Traceability or product tracing is defined as “the ability to follow the movement of food through specified stage(s) of production, processing, and distribution”. This definition is provided by Codex Alimentarius Commission in its ‘Food Code’ called Codex Alimentarius, which is a set of guidelines, standards, and codes of practice.
Complexity of Food Supply Chain
Traceability in a food supply chain is considered to be of prime importance due to the complexity of the supply chain. This is not to imply that the chain is a complicated one, but rather that there are inter-dependencies and inter-connectedness, where each stage is so inter-related, even a slight change at any stage will affect all the stages, and this is where complexity arises.
Complexity also arises from the fact that a supply chain comprises several business partners who could be directly in touch with each other or indirectly through another partner. They are all collaborating, sharing financial flow, materials, and information.
Generally, a supply chain has to manage several internal as well as external factors that cause complexity in the supply chain and arise for several different sources. Some of these sources would be information, organisation, supplier, customer, product, range, process, or network.
Traceability is Essential for Consumer Safety
What is Traceability?
Traceability refers to the ability to track the movement, both forward and backward, of a food product and the associated ingredients through every step of the supply chain. So, in effect, traceability is tracking of a product right from production to sale.
Traceability requires documenting and linking of the various stages of production, processing, and the distribution chain of a food product and its ingredients.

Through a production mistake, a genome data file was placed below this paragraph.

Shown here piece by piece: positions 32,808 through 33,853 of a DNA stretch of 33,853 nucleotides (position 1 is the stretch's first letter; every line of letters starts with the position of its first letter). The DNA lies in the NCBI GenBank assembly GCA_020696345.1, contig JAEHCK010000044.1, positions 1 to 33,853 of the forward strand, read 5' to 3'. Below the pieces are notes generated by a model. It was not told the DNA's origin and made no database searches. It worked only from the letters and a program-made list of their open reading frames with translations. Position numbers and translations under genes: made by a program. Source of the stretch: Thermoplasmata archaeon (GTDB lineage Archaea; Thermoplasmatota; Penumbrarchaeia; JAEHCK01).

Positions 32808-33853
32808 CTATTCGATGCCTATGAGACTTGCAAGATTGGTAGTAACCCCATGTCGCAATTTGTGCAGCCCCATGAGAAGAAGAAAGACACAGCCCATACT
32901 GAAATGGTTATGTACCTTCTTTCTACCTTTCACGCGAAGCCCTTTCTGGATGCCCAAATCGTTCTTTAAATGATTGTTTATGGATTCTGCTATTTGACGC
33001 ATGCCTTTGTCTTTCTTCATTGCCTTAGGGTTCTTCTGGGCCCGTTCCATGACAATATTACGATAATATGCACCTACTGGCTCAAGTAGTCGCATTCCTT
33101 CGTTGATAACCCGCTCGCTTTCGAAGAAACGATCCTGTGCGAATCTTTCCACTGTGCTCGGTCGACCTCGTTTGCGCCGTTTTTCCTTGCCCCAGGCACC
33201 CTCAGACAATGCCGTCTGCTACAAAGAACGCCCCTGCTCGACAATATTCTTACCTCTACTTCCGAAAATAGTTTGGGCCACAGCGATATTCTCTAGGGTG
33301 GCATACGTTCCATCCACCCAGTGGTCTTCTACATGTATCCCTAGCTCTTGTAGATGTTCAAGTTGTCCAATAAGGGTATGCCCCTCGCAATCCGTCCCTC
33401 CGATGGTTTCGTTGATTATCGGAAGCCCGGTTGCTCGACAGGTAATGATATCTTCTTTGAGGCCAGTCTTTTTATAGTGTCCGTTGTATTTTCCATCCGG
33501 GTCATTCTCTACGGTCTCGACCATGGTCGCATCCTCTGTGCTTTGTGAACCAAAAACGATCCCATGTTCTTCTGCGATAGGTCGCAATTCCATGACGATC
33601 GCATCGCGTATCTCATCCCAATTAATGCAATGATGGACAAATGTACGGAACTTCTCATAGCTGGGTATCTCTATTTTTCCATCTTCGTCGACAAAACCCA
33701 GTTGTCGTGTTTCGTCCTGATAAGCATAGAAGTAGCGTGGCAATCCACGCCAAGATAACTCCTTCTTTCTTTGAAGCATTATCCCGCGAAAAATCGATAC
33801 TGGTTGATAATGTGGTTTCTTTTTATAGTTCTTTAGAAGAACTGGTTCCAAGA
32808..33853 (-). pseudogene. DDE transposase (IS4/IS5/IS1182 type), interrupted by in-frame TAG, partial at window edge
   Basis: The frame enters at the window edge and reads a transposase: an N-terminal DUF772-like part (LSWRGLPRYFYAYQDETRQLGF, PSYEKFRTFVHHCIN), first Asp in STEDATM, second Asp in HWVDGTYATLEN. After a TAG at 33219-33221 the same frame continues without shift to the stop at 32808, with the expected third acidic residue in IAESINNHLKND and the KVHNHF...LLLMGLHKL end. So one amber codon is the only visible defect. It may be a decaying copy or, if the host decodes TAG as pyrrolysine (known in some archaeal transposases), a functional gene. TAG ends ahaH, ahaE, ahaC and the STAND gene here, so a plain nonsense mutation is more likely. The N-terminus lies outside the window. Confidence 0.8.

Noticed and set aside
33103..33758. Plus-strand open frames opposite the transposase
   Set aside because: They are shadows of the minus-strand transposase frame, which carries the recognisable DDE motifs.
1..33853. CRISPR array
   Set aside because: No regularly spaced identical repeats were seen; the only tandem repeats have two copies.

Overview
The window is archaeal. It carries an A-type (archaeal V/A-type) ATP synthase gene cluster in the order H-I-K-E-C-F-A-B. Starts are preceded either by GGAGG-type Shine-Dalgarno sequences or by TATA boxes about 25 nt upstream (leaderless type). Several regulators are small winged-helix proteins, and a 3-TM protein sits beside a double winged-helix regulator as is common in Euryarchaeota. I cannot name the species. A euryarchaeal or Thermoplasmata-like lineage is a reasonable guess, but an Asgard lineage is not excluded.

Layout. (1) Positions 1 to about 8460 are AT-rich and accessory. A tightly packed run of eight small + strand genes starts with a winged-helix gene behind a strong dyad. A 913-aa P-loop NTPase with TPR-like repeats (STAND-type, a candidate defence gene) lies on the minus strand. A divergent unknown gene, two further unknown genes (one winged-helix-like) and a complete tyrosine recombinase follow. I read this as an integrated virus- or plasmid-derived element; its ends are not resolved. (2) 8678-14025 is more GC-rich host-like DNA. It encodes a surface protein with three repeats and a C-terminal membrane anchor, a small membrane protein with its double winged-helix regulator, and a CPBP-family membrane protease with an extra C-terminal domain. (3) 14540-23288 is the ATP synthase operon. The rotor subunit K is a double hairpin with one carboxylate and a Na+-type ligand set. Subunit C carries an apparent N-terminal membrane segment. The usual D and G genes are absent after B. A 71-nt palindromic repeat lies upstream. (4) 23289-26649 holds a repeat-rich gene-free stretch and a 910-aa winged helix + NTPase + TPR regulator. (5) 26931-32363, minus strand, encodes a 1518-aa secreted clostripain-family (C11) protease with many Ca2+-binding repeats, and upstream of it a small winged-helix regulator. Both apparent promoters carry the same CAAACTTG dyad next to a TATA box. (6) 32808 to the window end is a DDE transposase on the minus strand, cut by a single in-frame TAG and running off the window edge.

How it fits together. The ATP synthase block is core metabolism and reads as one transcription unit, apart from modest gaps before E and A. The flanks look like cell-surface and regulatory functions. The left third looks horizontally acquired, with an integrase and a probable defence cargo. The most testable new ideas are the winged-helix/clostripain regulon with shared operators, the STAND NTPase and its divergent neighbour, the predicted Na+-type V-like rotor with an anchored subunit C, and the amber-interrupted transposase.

Take the example of such food that has the ability to cause a contamination event or even an outbreak of a food-borne illness. If there has been efficient tracing of the product, it will enable quick pinpointing of the source of the product and where it was possibly contaminated. With this information in hand, it will become quicker to remove the contaminated product from the marketplace and reduce the harm it could have caused.
Food regulations have enforced the requirement for the food industry to set up systems for maintaining records of one step back (immediate previous source) and one step forward (where food has gone). Implementing these requirements will put in place a baseline traceability recordkeeping all along with the food supply system. Still, such records are also not effective enough to rapidly and effectively associate food shipments along every stage of the food supply chain.
There is a need to put in place a contemporary, coordinated plan for traceability that is easily understood and implementable for every point in the supply chain. In the current times, a lot of research and development is underway to achieve this. The technologies being experimented with are distributed application structures and Ethereum based blockchain platforms. This tremendous effort, when it succeeds, will greatly ensure a reduction in foodborne illness; it will further consumers’ trust and prevent product recalls.
Why is Traceability Important?